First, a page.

Navigation Links
Newly identified cell population key to immune response

Scientists from the Walter and Eliza Hall Institute have identified the key immune cell population responsible for regulating the body's immune response.

The finding could have wide-ranging repercussions for the treatment of autoimmune diseases, organ transplantation and cancer, and change how the efficacy of newly developed drugs is measured.

The discovery was made by Dr Erika Cretney, Dr Axel Kallies and Dr Stephen Nutt from the institute's Molecular Immunology division. It centred on a population of immune cells called regulatory T cells.

Regulatory T cells (T-regs) are responsible for limiting the immune response. Disorders that decrease T-reg activity can lead to autoimmune disorders such as type 1 diabetes or coeliac disease, while increased T-reg activity can suppress the immune system when it should be actively killing cancerous or infected cells.

Dr Kallies said the research team had used molecular signatures to identify which cells within the regulatory T cell population were responsible for suppressing immune responses.

"It turns out that the bulk of cells which are classified as regulatory T cells may not do much," Dr Kallies said. "In this study we have identified a distinct group of effector regulatory T cells, or 'active T-regs', which are the key drivers of immune response regulation."

Dr Nutt said the research had implications for clinical trial outcomes.

"Researchers often measure regulatory T cell numbers in clinical trials as a parameter for establishing whether there has been a positive immune response," Dr Nutt said. "We have shown that the absolute number of regulatory T cells isn't as important as the presence of this particular active regulatory T cell population."

Dr Nutt said the research showed that mice without active T-reg cell populations developed severe autoimmune inflammatory bowel disease, which is fatal.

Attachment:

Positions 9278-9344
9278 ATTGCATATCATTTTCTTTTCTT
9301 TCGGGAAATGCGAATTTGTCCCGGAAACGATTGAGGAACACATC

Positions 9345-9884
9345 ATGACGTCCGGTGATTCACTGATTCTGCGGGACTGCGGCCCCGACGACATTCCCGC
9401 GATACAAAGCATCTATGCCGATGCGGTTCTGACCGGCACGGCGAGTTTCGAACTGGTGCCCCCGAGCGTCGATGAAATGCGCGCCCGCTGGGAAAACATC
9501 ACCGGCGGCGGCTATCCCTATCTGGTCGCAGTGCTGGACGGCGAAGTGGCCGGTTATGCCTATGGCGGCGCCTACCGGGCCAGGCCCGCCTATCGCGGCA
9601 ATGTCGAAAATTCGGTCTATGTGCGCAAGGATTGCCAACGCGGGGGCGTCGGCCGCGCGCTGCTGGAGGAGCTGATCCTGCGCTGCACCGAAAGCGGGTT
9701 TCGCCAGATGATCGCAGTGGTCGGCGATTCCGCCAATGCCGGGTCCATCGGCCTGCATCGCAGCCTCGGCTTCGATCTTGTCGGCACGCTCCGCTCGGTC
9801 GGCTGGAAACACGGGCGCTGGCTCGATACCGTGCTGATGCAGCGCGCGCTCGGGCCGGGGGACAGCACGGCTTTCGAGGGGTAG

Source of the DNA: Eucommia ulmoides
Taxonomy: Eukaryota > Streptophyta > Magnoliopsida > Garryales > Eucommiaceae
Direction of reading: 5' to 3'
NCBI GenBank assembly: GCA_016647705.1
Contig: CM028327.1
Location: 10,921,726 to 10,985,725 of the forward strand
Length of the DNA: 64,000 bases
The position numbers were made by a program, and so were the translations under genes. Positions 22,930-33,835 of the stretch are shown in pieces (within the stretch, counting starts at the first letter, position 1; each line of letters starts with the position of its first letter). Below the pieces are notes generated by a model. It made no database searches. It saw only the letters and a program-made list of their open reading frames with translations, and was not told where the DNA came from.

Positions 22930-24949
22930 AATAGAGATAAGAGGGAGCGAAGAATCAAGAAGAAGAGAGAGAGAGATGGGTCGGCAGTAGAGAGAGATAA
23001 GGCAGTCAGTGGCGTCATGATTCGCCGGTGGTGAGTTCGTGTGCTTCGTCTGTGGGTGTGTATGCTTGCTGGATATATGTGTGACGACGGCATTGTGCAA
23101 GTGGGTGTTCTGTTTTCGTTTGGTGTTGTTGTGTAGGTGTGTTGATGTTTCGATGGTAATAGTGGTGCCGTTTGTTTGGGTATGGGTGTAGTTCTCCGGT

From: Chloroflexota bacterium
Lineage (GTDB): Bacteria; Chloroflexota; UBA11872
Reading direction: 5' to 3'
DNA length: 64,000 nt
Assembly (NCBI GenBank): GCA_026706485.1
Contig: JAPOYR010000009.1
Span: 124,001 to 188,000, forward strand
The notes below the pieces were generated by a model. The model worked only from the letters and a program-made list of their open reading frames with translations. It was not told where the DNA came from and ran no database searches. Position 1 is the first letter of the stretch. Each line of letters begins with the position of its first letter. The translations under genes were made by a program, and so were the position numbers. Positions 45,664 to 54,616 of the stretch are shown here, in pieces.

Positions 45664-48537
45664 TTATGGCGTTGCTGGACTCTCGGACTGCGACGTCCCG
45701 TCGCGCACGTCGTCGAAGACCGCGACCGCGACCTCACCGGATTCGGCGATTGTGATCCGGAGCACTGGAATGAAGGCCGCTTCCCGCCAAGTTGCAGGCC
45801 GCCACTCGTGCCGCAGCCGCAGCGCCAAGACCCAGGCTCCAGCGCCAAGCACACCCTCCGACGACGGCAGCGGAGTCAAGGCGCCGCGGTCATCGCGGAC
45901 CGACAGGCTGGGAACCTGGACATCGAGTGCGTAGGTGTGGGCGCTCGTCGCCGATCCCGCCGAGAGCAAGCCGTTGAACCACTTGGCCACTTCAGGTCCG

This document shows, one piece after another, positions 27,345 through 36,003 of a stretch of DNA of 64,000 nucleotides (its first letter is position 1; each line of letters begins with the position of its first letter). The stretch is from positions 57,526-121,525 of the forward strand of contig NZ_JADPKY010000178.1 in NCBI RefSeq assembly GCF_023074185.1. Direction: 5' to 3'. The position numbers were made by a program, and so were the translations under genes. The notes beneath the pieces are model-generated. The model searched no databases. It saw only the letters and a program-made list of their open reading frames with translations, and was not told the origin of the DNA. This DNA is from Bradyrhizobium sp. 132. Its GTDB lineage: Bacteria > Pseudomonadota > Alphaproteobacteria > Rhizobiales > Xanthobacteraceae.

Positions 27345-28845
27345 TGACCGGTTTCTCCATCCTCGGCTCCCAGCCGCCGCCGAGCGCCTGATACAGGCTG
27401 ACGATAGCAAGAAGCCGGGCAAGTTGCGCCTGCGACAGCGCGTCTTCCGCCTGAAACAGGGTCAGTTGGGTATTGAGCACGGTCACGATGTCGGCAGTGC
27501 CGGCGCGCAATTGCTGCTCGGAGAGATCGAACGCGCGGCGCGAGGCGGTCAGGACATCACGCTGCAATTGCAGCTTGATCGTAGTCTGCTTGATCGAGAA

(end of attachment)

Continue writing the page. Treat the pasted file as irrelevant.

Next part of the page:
"Not having this T cell population in the gut causes the immune response to go into overdrive and attack the body's own cells," he said. "A lack of the factor that is needed to generate active T-reg cells has also been implicated in human genome-wide studies of Crohn's disease. So it would seem that this cell population is strongly linked to the development of autoimmunity."

Dr Cretney said that re-defining the active subset of the T-reg population would give researchers the ability to develop new ways to increase or block their activity in the body. "The next step for my research is to look at the function of this active T-reg population in autoimmunity and in cancer."

Dr Kallies said that for these reasons, there was a lot of excitement in the medical community about regulatory T cells. "Clinicians have shown that regulatory T cell activity impacts on many therapies," he said. "Many research teams are trying to manipulate and expand these cells for therapeutic use. Our finding will transform the way that researchers look at immune responses and open new avenues for treating diseases such as autoimmunity and cancer."


Contact: Penny Fannin
Walter and Eliza Hall Institute

Related medicine news :